Wednesday, 29 June 2011

Sentinel 8805

In February 2011, I attended the Sentinel Drivers' Club AGM in Basingstoke. In conversation after the formalities, I met Norman Smedley who proclaimed that, in the boot of his car, he had a 7.25 inch gauge model of the unique LMS Sentinel-Doble shunter numbered 7192.

Not the normal car boot contents I thought (with raised eyebrows) and, at Norman's invitation, went to have a look.

Although 7109 is a 12 inch to the foot scale, I've long admired the amazing amount of time and effort that goes into model locos. This was another moment of admiration.

Car boot contents (1)
Car boot contents (2)
Amazing detail (and not just the boot catch!)
Right hand side
Norman sent me this photo recently of the model nearing completion and what a fantastic model it is! I'm very much looking forward to seeing it in action.
Nearing completion (June 2011)
The 'prototype' for Norman's model was the only true Doble loco built by Sentinel, works number 8805, and delivered to the LMS in 1933. It was driven by two 150 HP Doble engines, one for each axle, and had an oil-fired 1500psi boiler and condenser! Whilst it performed well, it was too complex to maintain and was withdrawn in 1943. (Norman's model will be battery powered!).
Sentinel 8805 (Photo Tony Thomas)
And again (Photo Tony Thomas)
As 7192 numerically follows Radstock's 7190 and 7191, this is the reason why 7109 will not carry the number 47192. See also 7109 Restoration.

Monday, 27 June 2011

Sentinel 7109's Superheater passes 550psi Hydraulic test

After repairs, a boiler has to pass an initial hydraulic test (water) at 1.5 times working pressure to ensure that it is physically sound. The superheater, because it works at a higher temperature to produce dry steam, has to pass its initial hydraulic test at 2 times working pressure. For a Sentinel, this means 550 psi (~38 bar).

I'd thought that the hydraulic test would require some pretty sophisticated equipment; however, this is not the case.

First the far end of the tubes need to be blocked. The sealed ends can be slackened to let air out so that there is only incompressible water contained.

Blocked superheater tube-ends
Then an artistic arrangement of pipework is attached at the near end (the bicycle wheel is not essential).
Artistic pipework
The hydraulic pump is then connected to the artistic pipework and pressure applied.
Check the gauge reading...
...this one's easier to read.
About 565 psi (39 bar)
So how is the pressure applied, I hear you ask? (Note the video was shot by the owner). Starring Justin & Pete.

video

(Any suggestions for the owner to do the hard work are met fiercely by the camera lens!). Clearer video on YouTube.

The pressure has to be held for at least 30 minutes. If satisfactory, then the test is deemed passed and a certificate written on the spot and issued.
Al fresco computing
Many thanks to Justin Goold of J R Goold Vintage Steam Restorations Ltd and Peter Hawkins of Hawkins Inspection Services Ltd for their services.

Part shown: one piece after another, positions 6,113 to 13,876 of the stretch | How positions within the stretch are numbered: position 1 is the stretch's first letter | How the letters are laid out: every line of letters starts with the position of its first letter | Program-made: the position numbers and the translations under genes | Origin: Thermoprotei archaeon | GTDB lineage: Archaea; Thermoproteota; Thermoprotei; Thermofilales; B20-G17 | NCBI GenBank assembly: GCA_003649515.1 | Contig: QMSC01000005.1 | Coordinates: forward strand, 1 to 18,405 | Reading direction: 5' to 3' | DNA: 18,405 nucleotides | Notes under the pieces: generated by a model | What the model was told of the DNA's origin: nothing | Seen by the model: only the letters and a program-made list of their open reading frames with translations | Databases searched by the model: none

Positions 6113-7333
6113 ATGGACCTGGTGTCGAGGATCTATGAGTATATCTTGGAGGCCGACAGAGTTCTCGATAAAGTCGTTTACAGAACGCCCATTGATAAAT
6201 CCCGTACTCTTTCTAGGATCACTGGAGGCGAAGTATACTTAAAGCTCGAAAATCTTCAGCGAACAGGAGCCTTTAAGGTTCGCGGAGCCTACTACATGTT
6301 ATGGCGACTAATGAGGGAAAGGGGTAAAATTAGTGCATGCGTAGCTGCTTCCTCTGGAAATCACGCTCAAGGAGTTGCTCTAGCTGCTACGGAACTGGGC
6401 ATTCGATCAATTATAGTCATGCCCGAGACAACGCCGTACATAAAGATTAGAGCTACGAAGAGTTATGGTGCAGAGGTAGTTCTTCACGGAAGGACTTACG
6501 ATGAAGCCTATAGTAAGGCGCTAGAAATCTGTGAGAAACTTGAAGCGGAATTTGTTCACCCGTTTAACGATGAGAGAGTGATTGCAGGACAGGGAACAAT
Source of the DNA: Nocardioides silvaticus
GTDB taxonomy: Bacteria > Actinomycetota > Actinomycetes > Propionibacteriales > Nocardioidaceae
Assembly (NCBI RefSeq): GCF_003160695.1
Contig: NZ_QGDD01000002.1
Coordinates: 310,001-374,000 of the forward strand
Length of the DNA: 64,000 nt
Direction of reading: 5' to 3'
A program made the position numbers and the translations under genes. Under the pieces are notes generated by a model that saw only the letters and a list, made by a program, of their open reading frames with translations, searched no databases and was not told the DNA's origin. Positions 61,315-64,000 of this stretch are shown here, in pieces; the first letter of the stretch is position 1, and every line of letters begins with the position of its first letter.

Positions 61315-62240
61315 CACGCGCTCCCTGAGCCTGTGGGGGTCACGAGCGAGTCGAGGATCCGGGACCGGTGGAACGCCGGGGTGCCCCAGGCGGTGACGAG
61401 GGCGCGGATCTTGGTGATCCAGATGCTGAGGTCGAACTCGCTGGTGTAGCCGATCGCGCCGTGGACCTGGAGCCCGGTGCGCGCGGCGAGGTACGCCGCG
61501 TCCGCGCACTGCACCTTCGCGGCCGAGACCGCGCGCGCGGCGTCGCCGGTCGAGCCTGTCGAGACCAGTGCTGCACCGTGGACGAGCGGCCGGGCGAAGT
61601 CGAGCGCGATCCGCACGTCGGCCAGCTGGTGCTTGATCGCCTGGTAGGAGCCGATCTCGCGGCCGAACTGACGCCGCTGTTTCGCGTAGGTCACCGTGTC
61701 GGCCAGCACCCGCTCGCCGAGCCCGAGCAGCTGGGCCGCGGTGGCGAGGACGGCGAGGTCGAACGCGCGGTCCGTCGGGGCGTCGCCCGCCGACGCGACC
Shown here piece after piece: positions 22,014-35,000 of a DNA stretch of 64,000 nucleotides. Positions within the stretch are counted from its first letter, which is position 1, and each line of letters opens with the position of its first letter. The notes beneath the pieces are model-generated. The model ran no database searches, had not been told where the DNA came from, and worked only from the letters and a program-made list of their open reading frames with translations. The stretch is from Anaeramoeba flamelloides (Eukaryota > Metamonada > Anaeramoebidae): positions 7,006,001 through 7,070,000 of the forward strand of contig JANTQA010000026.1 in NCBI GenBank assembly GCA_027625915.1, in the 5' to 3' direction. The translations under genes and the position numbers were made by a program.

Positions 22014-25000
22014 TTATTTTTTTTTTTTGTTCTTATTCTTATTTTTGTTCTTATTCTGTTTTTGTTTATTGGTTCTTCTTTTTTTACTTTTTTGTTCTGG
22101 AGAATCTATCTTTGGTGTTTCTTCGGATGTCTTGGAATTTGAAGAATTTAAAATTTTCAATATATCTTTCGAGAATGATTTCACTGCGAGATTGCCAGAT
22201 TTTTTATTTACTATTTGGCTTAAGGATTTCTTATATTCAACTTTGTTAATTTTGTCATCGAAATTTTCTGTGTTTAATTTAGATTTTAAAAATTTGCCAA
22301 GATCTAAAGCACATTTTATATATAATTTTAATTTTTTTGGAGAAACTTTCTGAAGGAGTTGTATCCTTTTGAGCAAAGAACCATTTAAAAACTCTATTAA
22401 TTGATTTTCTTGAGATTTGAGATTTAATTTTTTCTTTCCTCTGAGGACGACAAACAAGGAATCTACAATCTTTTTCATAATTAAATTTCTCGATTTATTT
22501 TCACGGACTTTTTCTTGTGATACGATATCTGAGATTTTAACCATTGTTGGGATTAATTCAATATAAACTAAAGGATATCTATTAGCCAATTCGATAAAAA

Sunday, 26 June 2011

Sentinel 7232 Ann

As background to the restoration of Sentinel 7109, I've visited some other Sentinel locos and, in some cases, done a pretty thorough photo-reconnaissance  of internal bits and pieces.  My visit to the picturesque Embsay and Bolton Abbey Railway near Skipton, West Yorkshire, in June 2011 was not one of the thorough photo sessions but interesting all the same. Ian Douglas kindly showed me around.
Sentinel 7232 Ann (1)
Sentinel 7232 Ann (2)
Built in 1927, Ann is a single-engined balanced Sentinel steamer rated at 80hp. It spent its working life at British Tar Products Ltd, Irlam, Manchester UK. Now at Embsay, it has not run since 2007 due to safety valve problems and the boiler being out of ticket.  Its operating future is uncertain (June 2011).

More details are available from the Embsay and Bolton Abbey Railway website.

Saturday, 25 June 2011

Sentinel 7109's Blowdown Valve

The blowdown valve is used for clearing out (blowing down) accumulated scale, rust and assorted particles from the bottom of the boiler. 7109 was missing this item on arrival and it has taken a long time to find one capable of handling the high 275psi boiler pressure. John Goold has obtained a new old-stock type as in the picture with 4.25 inch diameter undrilled flanges.
New Old-stock Blowdown Valve
It has to be fitted on to a flanged "drain-pipe" at the bottom of the boiler (it has been cleaned up and the snow has melted since this December 2010 picture was taken).
Blowdown valve "drain-pipe" flange
And then there is the spanner needed to operate the valve from a suitable distance. And the angle of attack to avoid the spanner operator from being steam-cleaned!

Sentinel 7109's Polished set of gauge glass valves

All loco or waggon boilers use a gauge glass to enable the fireman to see the boiler's water level. A glass tube between an upper and lower gauge glass valve is where the actual water level can be seen. The upper and lower valves are used to ensure that the level is indicating correctly and that any doubtful muck can be jettisoned when required.

Luckily, 7109 came complete with gauge glass valves attached to the boiler although they were in an unknown condition at the time and looking fairly dull.

Gauge Glass Valves as arrived (with curved handles)
Gauge glass valves to fit Sentinel boilers are unusual in that they have to have a curved surface to match the cylindrical curvature of the boiler profile.
Gauge Glass Valves after a little cleaning
(and much improved in bright light!)
 The internal moving parts of the valves, despite my initial (naive) attempts, were not in a good state. The curved handles indicated an old design that was famed for leaking badly. 
"Klinger" Valves spindles (Photo Heritage Steam Supplies)
John Goold advised the rebuilding of the valves to the "Klinger" design and this has been completed. 
Good as new and not so dull!
The almost as-new look has been achieved by 'pickling'.  I never quite understood whether this was to do with an extended visit to the pub or a dip in an acid bath but the end result looks brilliant!